Three more delayed COVID-19 death announcements were made overnight, a reporting system that cannot be avoided, Dr Ifereimi Waqainabete told the Fijian Parliament, because of the need to verify a person’s identity and medical history to determine their COVID-19 death classification – whether death from COVID or death with COVID.
Dr Waqainabete was responding to questions from SODELPA MP Litia Qionibaravi relating to the delay death announcements and the guideline that the ministry uses when classifying deaths of COVID-19 positive patients.
The three fatalities announced last night were recorded on 15-16 July, all from the central division involving unvaccinated individuals aged between 59 and 66 years who either died at home or on their way to hospital. Over the last six days there have been three such announcements, totaling 26 deaths, that occurred between 8 July and 11 August, and all in the central division. Twenty-three (23) of them either died at home or died on their way to hospital. Twenty-four(24) of them were unvaccinated and two partially vaccinated.
Dr Waqainabete said the delay stems from a number of issues, one of which is determining whether or not a deceased person has COVID, in particular unknown cases that either died at home or on their way hospital, then there are cases who are know COVID patients, but have pre-existing illnesses that could also cause their deaths.
“This team of specialists needed to sit down and go through the folders. Sometimes the folders of the X ray results for example were not [on] hand, sometimes some of our family members actually that passed on passed away in this institution while the majority of their records may be in a different institution. That had to be brought out to be able to be ascertained,” Dr Waqainabete said.
“So they then sit down with a medical history. They discuss the history, and then they make the decision whether the person died from COVID or died with COVID. And as you aware, there may be some who have myocardial infection or they had high blood pressure, those who had eeschema heart disease or stroke in the diaphragm this was important to ascertain so that’s why our classification system in place, but this is in keeping with what WHO had put out in his guidance that when we need to ensure that we document those who died with COVID and those who died from COVID.”
Health personnel also had to contend with high daily deaths at the height of the infection, verification for which took longer.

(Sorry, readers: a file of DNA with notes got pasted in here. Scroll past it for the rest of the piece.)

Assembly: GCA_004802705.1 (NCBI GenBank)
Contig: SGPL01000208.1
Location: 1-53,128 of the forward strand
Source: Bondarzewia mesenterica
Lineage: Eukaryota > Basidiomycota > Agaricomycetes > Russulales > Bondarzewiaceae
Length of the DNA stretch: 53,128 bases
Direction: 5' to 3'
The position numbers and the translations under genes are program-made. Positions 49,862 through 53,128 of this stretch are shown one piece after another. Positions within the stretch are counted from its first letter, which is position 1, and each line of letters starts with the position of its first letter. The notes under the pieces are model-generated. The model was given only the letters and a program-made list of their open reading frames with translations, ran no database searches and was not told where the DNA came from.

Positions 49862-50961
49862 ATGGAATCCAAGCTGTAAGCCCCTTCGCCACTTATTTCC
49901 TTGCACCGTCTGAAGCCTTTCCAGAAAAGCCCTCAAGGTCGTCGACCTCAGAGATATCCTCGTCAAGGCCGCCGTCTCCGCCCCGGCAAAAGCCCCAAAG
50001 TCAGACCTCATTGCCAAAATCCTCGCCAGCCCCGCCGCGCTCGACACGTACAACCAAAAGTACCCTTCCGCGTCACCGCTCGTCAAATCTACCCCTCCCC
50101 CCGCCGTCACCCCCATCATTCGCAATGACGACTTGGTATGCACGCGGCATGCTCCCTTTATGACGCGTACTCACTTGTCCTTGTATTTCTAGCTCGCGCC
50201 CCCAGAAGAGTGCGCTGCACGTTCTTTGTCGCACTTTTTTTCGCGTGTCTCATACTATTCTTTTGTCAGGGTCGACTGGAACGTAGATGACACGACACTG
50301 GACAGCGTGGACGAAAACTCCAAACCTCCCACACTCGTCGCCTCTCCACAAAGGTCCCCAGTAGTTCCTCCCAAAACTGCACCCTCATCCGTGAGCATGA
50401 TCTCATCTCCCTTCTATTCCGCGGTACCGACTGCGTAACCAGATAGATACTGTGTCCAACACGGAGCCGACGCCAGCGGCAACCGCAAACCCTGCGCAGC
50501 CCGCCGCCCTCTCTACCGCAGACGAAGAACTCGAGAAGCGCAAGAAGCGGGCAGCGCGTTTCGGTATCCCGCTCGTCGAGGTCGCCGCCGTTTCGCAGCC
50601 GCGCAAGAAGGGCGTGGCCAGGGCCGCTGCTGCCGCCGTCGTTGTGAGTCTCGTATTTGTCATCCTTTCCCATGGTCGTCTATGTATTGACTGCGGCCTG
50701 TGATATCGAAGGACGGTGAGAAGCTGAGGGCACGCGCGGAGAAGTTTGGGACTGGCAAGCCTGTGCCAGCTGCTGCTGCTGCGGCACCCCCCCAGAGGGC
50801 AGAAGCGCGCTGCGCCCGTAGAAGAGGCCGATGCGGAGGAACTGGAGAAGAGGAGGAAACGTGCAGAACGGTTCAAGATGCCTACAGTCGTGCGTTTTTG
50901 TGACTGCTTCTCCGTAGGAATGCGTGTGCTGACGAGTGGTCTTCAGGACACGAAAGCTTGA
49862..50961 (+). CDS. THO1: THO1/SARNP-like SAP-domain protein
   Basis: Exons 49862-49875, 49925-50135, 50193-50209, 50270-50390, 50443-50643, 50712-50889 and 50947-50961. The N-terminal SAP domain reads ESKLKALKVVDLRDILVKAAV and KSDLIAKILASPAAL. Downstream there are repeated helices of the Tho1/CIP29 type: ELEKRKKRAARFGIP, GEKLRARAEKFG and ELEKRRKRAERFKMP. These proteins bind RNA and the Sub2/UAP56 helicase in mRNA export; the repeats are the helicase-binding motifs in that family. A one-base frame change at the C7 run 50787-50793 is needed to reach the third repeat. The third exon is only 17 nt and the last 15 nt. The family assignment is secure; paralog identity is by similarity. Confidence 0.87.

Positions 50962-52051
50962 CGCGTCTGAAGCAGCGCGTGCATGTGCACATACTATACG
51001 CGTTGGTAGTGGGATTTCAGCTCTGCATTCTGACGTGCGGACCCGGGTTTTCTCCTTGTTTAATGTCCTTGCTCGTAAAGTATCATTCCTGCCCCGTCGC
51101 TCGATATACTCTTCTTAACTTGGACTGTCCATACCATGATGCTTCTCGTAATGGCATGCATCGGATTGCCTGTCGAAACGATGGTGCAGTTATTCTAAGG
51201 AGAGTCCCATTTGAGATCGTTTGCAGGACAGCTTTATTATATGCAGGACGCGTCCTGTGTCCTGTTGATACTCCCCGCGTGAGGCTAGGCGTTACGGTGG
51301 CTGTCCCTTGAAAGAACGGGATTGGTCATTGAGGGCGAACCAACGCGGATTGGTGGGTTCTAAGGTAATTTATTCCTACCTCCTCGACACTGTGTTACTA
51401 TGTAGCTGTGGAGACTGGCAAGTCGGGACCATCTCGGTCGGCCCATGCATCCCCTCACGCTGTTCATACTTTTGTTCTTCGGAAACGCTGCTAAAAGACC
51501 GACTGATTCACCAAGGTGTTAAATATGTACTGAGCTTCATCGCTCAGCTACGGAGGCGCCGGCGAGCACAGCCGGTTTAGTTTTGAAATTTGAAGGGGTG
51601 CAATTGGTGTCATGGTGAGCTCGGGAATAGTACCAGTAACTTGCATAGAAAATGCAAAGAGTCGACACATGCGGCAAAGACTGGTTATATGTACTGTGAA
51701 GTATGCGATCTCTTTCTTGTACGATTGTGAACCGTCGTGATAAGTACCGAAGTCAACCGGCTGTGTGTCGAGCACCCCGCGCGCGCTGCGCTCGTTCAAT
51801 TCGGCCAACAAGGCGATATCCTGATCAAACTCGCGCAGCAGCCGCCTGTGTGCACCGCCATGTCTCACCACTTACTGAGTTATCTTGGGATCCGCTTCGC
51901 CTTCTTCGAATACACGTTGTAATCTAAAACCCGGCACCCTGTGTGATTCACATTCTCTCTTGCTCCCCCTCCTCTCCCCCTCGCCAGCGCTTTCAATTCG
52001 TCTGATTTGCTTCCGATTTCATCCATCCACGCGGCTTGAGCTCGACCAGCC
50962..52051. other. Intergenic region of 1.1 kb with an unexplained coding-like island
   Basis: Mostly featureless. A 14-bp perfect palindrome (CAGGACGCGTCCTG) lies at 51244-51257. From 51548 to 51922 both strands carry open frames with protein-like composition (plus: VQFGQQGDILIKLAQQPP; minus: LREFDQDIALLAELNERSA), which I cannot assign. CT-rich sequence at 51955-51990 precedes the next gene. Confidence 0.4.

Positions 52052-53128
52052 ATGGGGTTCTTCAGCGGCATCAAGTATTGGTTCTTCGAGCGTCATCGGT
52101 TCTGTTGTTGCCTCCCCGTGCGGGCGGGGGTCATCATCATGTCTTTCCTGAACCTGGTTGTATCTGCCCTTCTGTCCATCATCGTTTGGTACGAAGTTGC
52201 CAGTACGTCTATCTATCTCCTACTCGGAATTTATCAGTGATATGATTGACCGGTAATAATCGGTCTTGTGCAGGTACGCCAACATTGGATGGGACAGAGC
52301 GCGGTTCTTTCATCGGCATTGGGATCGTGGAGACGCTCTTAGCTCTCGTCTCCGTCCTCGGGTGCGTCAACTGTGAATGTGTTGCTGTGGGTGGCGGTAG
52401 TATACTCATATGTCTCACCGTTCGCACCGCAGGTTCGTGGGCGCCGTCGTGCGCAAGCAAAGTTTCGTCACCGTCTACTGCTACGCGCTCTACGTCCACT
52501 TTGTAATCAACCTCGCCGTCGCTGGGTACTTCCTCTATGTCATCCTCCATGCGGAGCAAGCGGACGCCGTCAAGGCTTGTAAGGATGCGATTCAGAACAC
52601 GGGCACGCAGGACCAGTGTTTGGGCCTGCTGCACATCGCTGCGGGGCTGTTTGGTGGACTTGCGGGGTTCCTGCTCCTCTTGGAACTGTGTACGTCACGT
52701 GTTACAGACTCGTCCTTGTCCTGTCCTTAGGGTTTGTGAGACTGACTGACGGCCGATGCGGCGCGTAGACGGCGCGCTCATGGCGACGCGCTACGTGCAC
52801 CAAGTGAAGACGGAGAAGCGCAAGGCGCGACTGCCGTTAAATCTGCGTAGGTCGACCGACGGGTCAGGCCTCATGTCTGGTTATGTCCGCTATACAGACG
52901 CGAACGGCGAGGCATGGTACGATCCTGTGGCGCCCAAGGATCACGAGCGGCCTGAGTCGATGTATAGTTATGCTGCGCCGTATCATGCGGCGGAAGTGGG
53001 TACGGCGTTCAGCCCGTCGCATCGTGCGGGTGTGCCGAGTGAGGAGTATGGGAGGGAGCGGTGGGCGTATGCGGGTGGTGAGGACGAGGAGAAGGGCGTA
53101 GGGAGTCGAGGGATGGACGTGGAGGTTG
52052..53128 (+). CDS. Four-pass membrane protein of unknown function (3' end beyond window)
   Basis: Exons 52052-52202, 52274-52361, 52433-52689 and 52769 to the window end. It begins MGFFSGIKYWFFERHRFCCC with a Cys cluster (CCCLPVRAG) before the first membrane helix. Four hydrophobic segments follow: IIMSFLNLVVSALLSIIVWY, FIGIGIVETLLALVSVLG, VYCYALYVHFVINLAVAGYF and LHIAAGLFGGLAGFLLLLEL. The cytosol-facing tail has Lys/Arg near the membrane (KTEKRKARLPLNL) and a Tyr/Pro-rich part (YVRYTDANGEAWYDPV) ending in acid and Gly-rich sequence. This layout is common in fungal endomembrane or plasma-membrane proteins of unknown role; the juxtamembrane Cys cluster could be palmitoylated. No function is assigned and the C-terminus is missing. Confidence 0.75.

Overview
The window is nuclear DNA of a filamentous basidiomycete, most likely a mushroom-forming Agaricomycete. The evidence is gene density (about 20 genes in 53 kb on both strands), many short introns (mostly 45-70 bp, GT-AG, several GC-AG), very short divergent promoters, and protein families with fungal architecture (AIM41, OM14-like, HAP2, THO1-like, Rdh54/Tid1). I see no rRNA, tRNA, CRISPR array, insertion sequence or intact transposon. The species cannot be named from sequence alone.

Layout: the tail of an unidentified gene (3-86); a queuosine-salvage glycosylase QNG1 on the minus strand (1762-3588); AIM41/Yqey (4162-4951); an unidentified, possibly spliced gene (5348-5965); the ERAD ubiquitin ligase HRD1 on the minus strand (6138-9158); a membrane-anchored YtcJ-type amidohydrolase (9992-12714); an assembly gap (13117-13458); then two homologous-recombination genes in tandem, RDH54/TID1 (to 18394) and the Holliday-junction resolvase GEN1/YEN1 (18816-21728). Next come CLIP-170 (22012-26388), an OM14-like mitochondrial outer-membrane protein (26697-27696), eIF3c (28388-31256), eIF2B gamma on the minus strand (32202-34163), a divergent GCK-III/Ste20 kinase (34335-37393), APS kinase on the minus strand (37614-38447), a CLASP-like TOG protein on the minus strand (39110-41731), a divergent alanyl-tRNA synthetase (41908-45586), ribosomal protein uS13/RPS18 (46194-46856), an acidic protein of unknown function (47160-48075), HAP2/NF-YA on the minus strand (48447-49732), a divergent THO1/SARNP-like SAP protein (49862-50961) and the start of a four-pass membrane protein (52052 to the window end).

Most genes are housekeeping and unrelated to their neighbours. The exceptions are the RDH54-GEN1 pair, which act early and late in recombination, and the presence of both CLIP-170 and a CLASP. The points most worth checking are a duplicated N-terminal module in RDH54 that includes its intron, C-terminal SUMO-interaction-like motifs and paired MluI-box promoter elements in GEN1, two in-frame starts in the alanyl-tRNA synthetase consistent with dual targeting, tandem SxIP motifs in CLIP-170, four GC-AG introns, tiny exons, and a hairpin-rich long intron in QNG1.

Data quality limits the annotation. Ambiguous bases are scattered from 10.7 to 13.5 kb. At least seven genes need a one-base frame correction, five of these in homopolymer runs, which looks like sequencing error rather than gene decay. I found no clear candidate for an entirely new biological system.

“One thing is very clear is that during that period where we had a high number of cases within our community and also the death numbers were high… and be able to ascertain whether somebody died from COVID or died with COVID was not able to actually do it on a day to day basis of everyone who passed on during the day. So that’s why, in some instances when there was not enough information to him. We had to wait until all that information was to hand.
“We had WHO experts working with our team. And they were also ensuring that we met all the prerequisites that was in place to classify whether somebody died from COVID or died with COVID. We utilise the WHO guideline, there is actually a guidance document. It’s called the International guideline for certification and classification of COVID-19 deaths. What usually happens is every person who passes away, when they’re tested that comes out is positive, for those that we do not know yet there are positive, they are then discussed. This is discussed between the physicians, the doctors, the specialists from the certain areas including bringing up the medical records.
“And again, bringing to the fore the importance of actually making sure that we validate names, because in some instances, they have been members of a public, our families that have been waiting for a few days until the certification has been carried through, because we’re waiting for the folders to be ascertained that this is exactly the person that had passed away.”
As of 8am yesterday, the number of people who have died with COVID-19 stood at 419 and those who died from COVID, 579 since March 2020 or 577 since April this year.
There were also 72 new coronavirus infections and no new COVID-caused death over the same reporting period.
There have also been 32 new recoveries, which means that there are now 12,982 active cases in Fiji. There have been 50,200 cases during the outbreak that started in April 2021. We have recorded a total of 50,270 cases in Fiji since the first case was reported in March 2020, with 36,290 recoveries.
Photo: Fiji Parliament